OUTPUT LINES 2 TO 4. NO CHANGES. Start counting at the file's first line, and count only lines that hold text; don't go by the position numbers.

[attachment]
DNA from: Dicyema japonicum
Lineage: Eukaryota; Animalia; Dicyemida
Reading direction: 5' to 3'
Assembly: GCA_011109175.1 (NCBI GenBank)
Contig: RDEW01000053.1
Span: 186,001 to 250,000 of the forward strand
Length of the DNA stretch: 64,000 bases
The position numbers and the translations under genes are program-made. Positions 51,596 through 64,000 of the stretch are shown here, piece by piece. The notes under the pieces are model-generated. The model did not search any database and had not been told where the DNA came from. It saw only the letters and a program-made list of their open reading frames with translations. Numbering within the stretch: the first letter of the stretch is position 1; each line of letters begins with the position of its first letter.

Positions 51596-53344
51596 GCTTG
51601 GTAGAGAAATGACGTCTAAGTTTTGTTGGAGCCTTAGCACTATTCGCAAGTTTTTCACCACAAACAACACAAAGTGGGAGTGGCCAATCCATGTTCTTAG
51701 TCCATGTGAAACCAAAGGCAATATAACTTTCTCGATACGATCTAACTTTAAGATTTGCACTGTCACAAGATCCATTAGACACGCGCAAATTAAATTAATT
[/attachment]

Lineage: Eukaryota; Animalia; Dicyemida
Reading direction: 5' to 3'
Assembly: GCA_011109175.1 (NCBI GenBank)